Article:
You’ve probably heard sugar is bad for you. But, how bad is it, really?
Let’s start with the addictive nature of sugar . . . it’s more addictive than cocaine! In one study, animals were offered a choice between two feeding levers: one loaded with sugar or saccharin and the other with cocaine. 94% of the time, animals chose sugar or saccharin over cocaine!2
Researchers predict the same result for humans, concluding the reward delivered from sugar can surpass cocaine in even cocaine-sensitized and -addicted individuals.2
Our ancestral environment didn’t offer high concentrations of sweet taste. Mother’s milk was sweet, which meant, to our brains, anything with that taste was safe. This led us to find ways to get more of that taste, a taste we are not adapted to consume endlessly.
A new study in the British Medical Journal finds a link between sugary drinks and increased risk of cancer.1
The study evaluated over 100,000 healthy French adults with an average age of 42. Each were followed for nine years by taking dietary intake questionnaires, including tracking daily consumption of sugary drinks and 100% fruit juices.
The results show that less than 3.5 ounces of a sugary drink daily increases overall cancer risk by 18% and breast cancer by 22%. 100% fruit juices are also positively associated with risk of overall cancer.1
There was no increased risk found in prostate and colorectal cancer, but this may be due to a higher percentage of women (79%) than men (21%) in the study.
Artificially sweetened beverages did not show an increased risk of cancer, but researchers warn this may be because a very small number of participants consumed diet drinks.
The relationship between a diet rich in refined carbohydrates and sugary foods and drinks has been repeatedly linked to weight gain, insulin resistance (leading to increased risk of obesity), type 2 diabetes, heart disease, and Alzheimer’s.3,4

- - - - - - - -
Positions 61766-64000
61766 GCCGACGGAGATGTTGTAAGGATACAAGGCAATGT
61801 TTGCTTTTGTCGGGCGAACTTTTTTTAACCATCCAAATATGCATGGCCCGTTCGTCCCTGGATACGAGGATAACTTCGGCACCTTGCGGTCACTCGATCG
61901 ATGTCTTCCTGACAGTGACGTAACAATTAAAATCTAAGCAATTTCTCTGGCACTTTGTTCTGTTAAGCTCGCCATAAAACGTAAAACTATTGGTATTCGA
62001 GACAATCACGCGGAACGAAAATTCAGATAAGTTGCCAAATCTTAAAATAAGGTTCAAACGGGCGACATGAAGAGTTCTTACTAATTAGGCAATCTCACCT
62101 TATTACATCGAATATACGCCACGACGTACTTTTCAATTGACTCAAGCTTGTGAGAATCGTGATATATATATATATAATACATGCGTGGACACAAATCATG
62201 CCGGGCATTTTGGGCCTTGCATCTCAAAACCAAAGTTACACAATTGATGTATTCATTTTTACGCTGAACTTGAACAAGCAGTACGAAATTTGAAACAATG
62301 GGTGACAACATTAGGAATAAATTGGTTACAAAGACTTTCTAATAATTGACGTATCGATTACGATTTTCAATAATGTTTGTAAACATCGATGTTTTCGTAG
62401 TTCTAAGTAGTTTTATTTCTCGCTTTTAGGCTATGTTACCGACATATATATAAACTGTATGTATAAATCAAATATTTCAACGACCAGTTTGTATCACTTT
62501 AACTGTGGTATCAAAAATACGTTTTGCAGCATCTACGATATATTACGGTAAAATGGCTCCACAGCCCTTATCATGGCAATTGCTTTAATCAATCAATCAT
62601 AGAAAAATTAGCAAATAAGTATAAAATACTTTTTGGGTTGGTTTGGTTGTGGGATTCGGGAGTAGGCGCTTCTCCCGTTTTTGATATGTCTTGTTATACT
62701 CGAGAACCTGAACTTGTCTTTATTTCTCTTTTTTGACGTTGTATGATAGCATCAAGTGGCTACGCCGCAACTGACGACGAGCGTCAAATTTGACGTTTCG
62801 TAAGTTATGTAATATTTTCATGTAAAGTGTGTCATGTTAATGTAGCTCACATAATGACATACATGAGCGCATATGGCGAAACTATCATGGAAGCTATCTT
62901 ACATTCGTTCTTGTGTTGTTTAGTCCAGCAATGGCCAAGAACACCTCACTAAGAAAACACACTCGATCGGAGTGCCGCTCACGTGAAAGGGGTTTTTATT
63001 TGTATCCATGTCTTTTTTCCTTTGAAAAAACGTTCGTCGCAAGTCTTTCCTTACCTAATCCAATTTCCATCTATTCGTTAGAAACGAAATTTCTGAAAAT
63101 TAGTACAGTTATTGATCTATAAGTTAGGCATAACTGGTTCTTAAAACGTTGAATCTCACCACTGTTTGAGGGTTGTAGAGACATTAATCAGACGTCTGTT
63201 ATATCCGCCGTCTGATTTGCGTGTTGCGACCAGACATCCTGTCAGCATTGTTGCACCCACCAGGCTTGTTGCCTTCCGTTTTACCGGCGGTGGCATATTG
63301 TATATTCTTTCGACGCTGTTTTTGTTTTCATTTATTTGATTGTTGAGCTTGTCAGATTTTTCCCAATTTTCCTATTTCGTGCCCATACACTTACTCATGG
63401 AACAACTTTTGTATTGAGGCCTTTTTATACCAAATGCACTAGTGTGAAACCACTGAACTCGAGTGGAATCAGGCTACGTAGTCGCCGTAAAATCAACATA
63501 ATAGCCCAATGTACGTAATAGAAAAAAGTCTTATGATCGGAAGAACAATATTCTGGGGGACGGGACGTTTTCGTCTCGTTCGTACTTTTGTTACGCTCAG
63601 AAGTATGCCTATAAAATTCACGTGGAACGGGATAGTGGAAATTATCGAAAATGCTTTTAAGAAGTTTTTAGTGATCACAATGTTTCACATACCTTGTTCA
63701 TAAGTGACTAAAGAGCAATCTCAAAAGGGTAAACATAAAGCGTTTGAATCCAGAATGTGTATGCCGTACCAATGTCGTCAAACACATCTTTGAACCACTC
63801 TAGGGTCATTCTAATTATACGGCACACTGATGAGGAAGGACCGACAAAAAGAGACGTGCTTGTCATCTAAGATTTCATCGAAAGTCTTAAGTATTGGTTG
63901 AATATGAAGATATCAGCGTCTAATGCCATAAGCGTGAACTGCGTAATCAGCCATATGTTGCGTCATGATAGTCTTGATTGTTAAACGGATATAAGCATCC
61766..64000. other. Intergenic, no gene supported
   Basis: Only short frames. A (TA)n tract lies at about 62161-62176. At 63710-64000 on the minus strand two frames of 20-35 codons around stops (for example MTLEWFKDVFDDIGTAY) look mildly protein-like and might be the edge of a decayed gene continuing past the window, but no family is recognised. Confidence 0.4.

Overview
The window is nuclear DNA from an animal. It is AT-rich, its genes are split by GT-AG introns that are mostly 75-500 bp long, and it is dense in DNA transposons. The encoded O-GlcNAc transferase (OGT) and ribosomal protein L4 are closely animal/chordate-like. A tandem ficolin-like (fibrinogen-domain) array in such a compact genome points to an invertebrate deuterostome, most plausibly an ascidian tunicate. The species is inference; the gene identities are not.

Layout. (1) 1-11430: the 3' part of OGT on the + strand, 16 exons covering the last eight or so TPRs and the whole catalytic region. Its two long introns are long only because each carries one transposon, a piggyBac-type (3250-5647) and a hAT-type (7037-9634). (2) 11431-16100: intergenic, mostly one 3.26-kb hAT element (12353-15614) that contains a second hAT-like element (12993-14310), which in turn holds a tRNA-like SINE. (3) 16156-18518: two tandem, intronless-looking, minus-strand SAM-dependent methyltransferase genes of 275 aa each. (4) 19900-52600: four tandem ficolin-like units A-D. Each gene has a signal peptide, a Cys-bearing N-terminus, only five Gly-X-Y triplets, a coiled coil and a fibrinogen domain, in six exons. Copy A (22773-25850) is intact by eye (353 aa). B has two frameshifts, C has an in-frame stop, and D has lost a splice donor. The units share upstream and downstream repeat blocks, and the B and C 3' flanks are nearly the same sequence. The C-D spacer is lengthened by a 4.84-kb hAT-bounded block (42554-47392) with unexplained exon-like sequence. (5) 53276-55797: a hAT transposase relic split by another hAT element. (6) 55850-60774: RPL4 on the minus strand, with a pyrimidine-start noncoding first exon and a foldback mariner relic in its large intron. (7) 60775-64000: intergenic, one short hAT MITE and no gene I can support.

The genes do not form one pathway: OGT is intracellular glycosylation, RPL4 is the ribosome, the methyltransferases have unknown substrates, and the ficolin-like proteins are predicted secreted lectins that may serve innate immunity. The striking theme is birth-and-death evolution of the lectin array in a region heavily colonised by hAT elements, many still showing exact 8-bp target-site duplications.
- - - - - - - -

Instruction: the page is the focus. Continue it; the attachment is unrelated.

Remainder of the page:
We RecommendThe Dark Truth behind Sugar
The Sugar Conspiracy
Sadly, the sugar industry has hidden these facts from the public for decades. In 1967, the Sugar Research Foundation (known today as the Sugar Association) paid Harvard scientists the equivalent of $50,000 to publish a manipulated review of research on sugar, fat, and their connection to heart disease.
The review was published in the prestigious New England Journal of Medicine, where studies were cherry-picked to downplay the role of sugar in heart disease . . . while pointing the finger at saturated fats.5
Blood Sugar: Heart Disease, Dementia + More
Heart disease, for example, is responsible for one in six deaths in the US, the leading cause of early mortality in America.4 One study shows that 73% of patients presenting acute myocardial infarction (heart attack) have abnormal blood sugar regulation and 50% have diabetes.5,6
To increase risk of heart disease, blood sugar levels do not have to get that high—prediabetic levels will increase heart health risks. In non-diabetics, for example, a 2-hour blood glucose at 96 mg/dL or higher was associated with a twofold increased risk of death from heart disease.
One study concludes the impact of refined sugars on insulin provides compelling evidence that overconsuming added sugars (sucrose or high-fructose corn syrup) may lead to increased risk of coronary heart disease.4
A diet of refined foods and sugars increases risk of sugar or glucose molecule glycation (sticking to a protein molecule). Glycation has been linked to a host of degenerative and inflammatory health concerns—most notably, age-related cognitive decline, such as dementia and Alzheimer’s disease.7,8
Top 4 Healthy Blood Sugar Strategies
- Exercise daily, combining resistance and aerobic activity. Learn Ayurvedic exercise here.
- Avoid processed and refined food. Eat whole, seasonal foods. Let me guide you monthly for free!
- Increase consumption of fresh organic vegetables and reduce meat and animal proteins to 10-15% of your diet. Learn why here.
- Get 7-9 hours of sleep. Learn how here.